Back in September 2015, one of my dearest friends back in Boston contacted me about doing invitations for her oldest daughter’s bat mitzvah in November of the following year, for Parashat Lech Lecha.
Maya is a budding artist, and the celebration was going to have an art theme. In March 2016 they sent me a draft of Maya’s design concept (shown right; click to enlarge). It’s always helpful to have a client with such a clear vision of what they’d like to achieve! Continue reading
One of the things I’ve been working on this last month, in addition to some new freelance projects, is updating my online portfolio.
That last page includes links to more updated portfolio pages of ketubahs, invitations, and additional wedding materials such as programs and bentscher covers.
Here’s a quick sample:
A lot of my design work last winter revolved around (no surprise to any designers reading!) my own wedding, which took place in February. I kept the invitations very simple and traditional, but since we were getting married on Valentine’s Day, that gave me a very clear design direction.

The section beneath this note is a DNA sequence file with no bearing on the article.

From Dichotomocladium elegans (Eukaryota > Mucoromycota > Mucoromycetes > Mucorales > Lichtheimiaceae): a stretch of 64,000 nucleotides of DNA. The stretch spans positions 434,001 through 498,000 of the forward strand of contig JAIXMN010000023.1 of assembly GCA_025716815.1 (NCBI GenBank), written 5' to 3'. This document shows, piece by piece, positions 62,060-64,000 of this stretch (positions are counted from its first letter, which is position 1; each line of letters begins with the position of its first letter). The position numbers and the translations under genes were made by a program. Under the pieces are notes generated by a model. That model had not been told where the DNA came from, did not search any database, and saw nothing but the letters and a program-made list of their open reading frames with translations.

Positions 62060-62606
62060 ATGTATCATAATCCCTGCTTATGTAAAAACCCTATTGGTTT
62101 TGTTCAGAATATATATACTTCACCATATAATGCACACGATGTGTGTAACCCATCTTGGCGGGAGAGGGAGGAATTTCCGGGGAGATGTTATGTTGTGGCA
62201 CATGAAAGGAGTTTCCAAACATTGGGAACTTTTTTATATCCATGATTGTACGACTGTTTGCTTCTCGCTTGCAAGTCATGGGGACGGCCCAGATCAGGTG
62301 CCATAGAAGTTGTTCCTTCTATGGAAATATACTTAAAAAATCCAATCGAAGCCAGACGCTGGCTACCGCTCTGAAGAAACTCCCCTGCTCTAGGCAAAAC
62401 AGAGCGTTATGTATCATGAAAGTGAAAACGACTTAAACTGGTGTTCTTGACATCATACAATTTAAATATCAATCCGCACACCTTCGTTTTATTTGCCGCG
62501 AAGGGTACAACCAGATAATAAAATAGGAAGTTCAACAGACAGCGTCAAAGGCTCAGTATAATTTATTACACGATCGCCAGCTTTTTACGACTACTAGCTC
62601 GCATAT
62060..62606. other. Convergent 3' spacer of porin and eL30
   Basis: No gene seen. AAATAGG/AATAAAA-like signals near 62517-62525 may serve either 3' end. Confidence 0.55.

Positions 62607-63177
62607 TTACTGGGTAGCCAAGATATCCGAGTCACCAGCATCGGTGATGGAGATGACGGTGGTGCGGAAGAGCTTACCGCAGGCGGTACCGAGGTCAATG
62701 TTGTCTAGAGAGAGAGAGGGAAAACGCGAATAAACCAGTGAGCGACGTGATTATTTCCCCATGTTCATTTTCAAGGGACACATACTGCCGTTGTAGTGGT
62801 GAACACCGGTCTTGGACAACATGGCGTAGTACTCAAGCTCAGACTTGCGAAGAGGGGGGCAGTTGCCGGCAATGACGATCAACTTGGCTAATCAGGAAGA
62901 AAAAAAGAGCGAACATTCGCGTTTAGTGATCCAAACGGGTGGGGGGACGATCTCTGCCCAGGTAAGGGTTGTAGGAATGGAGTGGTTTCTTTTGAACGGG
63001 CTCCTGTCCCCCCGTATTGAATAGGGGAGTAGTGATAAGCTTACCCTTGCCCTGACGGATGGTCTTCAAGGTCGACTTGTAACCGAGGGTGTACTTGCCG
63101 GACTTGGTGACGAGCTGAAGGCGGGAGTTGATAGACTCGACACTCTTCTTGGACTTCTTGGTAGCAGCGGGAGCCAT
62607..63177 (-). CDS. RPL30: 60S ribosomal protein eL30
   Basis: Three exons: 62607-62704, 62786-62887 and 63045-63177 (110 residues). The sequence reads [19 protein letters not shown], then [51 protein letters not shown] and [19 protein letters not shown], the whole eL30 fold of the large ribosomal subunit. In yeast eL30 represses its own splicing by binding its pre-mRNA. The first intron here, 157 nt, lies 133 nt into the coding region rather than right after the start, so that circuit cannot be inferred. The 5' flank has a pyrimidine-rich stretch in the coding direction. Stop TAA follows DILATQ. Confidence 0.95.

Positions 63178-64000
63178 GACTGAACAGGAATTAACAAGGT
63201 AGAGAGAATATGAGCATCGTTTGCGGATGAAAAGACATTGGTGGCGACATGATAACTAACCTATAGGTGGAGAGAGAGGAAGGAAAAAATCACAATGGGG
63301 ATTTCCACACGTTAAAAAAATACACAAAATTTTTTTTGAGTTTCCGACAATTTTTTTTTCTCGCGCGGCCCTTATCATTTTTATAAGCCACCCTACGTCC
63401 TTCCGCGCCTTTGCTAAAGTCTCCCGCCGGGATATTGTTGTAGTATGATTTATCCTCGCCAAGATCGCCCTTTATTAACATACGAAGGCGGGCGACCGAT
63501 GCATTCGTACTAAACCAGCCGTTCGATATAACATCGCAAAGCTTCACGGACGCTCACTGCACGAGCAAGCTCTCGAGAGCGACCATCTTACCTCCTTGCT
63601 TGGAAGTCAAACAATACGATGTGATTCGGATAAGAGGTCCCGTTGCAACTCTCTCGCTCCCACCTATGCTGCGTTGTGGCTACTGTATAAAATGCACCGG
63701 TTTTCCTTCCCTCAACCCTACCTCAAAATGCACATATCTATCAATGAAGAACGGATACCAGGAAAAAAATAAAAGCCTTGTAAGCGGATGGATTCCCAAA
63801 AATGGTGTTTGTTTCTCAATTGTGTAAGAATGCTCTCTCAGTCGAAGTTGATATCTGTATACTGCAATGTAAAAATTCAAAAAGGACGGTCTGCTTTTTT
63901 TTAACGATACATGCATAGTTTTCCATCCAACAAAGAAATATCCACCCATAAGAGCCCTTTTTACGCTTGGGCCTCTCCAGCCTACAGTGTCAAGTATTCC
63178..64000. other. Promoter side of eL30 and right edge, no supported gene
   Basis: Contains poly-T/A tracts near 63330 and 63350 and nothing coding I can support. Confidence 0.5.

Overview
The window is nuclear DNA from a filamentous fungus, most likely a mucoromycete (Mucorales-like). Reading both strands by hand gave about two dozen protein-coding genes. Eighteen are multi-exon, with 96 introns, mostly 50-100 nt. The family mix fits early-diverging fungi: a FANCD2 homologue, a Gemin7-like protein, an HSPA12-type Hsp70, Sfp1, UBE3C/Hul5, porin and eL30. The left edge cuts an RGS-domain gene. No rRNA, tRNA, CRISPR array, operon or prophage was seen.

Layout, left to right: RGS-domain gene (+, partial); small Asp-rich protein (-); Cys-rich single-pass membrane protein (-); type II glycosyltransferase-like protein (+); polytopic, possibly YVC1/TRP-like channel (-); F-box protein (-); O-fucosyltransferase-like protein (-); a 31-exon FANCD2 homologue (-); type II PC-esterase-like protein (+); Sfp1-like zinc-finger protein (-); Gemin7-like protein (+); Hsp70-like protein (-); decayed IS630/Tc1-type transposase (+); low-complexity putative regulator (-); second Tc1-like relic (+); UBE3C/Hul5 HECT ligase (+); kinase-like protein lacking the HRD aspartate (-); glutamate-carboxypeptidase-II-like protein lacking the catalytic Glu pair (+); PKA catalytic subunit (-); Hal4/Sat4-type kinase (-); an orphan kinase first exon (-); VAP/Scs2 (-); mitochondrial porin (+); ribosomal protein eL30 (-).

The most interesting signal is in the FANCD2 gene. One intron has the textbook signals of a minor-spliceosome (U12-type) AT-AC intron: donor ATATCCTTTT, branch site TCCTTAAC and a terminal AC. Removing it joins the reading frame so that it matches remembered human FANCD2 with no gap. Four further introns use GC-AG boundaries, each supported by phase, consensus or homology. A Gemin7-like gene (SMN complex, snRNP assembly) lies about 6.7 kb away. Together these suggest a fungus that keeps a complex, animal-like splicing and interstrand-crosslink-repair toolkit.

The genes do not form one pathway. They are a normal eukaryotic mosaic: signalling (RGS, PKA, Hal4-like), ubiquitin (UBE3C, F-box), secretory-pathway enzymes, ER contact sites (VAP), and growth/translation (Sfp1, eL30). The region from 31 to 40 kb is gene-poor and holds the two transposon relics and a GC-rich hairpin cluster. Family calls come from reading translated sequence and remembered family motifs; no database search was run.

The invitation to our (interfaith) ceremony,
We scheduled a family reception for three months later, after we moved back to Indiana.
The RSVP postcard. (We also encouraged people to use the online form on our wedding website.)
I got lots of compliments on the elegance of this design, especially when paired with red-foil-lined white A2 envelopes from JAM Paper in NYC. (Boy, do I miss that place.)
But the great part is that they were also super cheap to produce, since I had them color-laserprinted onto plain white card stock at FedEx Office and cut into quarters. The RSVP return card was a postcard (printed double-sided but black only), which also saved on return envelopes. The whole ensemble, with envelopes, ended up costing only about a dollar per invitation — not counting the postage (for which we ordered the supremely cool Miles Davis commemorative stamps, appropriate to our jazz-club venue).
Tomorrow’s post will be a detailed case study of another essential design piece in a Jewish wedding — our ketubah. Stay tuned!